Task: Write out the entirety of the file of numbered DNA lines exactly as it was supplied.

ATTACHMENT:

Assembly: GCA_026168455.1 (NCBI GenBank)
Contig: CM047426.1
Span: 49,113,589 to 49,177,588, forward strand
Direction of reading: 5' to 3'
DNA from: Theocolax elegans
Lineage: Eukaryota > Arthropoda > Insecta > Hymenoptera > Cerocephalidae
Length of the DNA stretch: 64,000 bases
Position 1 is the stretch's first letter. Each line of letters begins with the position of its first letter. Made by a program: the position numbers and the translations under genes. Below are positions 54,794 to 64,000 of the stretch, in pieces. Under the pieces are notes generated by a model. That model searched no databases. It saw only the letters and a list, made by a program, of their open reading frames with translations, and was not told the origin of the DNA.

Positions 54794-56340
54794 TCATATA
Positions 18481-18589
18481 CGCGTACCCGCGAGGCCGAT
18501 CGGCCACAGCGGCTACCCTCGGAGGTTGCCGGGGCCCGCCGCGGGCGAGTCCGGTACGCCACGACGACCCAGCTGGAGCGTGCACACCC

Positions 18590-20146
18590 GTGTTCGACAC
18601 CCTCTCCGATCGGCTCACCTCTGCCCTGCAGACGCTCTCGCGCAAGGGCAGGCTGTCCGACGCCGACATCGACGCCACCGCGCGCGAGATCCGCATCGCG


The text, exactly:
Assembly: GCA_026168455.1 (NCBI GenBank)
Contig: CM047426.1
Span: 49,113,589 to 49,177,588, forward strand
Direction of reading: 5' to 3'
DNA from: Theocolax elegans
Lineage: Eukaryota > Arthropoda > Insecta > Hymenoptera > Cerocephalidae
Length of the DNA stretch: 64,000 bases
Position 1 is the stretch's first letter. Each line of letters begins with the position of its first letter. Made by a program: the position numbers and the translations under genes. Below are positions 54,794 to 64,000 of the stretch, in pieces. Under the pieces are notes generated by a model. That model searched no databases. It saw only the letters and a list, made by a program, of their open reading frames with translations, and was not told the origin of the DNA.

Positions 54794-56340
54794 TCATATA
Positions 18481-18589
18481 CGCGTACCCGCGAGGCCGAT
18501 CGGCCACAGCGGCTACCCTCGGAGGTTGCCGGGGCCCGCCGCGGGCGAGTCCGGTACGCCACGACGACCCAGCTGGAGCGTGCACACCC

Positions 18590-20146
18590 GTGTTCGACAC
18601 CCTCTCCGATCGGCTCACCTCTGCCCTGCAGACGCTCTCGCGCAAGGGCAGGCTGTCCGACGCCGACATCGACGCCACCGCGCGCGAGATCCGCATCGCG